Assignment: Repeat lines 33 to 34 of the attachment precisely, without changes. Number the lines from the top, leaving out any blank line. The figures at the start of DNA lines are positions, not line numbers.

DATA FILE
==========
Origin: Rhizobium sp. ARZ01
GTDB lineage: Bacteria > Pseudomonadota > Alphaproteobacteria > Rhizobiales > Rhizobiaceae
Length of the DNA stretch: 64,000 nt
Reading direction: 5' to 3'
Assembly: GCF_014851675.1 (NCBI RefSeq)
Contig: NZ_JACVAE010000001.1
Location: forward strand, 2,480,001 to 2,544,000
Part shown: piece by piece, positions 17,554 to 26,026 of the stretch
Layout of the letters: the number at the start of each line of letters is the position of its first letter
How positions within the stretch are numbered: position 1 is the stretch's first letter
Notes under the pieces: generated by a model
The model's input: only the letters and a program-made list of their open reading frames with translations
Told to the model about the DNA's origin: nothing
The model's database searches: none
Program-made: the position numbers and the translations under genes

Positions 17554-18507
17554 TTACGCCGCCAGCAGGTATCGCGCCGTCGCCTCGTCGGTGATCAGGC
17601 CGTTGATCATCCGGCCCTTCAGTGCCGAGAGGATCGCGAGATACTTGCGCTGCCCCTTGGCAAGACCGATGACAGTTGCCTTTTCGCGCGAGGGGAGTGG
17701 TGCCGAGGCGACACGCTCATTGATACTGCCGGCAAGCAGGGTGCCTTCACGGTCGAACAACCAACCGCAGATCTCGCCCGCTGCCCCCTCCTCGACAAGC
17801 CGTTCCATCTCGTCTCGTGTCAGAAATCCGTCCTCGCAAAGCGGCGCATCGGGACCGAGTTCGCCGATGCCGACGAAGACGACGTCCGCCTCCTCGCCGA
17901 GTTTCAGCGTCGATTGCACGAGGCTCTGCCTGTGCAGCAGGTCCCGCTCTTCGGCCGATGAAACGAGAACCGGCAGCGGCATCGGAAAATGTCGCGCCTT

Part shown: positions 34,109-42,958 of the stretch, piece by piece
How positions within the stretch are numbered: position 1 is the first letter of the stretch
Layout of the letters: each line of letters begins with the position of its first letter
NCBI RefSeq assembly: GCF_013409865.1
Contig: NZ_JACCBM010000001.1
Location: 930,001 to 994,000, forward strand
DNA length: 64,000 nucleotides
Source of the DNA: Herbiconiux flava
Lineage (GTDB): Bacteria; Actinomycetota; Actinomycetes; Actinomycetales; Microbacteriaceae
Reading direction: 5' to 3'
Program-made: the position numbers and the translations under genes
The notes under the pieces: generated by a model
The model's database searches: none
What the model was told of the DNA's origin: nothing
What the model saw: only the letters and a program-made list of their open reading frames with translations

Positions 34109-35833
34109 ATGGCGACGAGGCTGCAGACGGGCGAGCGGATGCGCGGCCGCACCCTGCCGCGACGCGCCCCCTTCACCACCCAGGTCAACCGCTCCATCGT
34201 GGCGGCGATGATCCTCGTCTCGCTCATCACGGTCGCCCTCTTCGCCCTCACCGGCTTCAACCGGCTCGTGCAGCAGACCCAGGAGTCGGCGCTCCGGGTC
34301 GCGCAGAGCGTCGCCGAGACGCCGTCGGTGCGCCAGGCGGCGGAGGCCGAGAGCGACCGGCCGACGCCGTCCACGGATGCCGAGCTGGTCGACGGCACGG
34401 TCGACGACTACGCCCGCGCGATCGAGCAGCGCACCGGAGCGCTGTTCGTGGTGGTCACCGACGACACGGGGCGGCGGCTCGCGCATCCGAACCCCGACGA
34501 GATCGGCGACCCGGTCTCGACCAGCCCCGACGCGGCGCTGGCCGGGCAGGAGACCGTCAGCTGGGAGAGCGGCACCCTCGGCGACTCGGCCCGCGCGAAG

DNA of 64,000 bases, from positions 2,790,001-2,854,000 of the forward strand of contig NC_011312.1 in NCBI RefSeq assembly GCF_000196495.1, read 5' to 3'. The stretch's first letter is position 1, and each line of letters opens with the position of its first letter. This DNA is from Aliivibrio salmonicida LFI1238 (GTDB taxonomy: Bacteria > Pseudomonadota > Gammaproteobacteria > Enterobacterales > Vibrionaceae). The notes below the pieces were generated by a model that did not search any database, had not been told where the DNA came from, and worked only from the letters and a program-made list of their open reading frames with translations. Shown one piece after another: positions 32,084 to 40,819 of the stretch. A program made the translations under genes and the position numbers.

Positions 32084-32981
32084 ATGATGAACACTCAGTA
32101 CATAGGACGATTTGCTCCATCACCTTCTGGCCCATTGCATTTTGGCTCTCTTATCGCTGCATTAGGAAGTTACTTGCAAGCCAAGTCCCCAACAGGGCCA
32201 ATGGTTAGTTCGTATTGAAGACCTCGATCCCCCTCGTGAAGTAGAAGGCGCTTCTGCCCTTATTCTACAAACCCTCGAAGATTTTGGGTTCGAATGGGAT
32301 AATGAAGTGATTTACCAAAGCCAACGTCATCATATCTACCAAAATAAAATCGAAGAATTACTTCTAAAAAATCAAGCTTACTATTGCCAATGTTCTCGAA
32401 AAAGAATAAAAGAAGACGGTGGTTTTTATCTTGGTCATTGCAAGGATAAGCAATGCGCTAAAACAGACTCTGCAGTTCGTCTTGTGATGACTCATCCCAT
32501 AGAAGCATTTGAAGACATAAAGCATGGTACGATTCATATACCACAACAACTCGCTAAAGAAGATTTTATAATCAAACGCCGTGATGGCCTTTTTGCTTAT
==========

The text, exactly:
The notes under the pieces: generated by a model
The model's database searches: none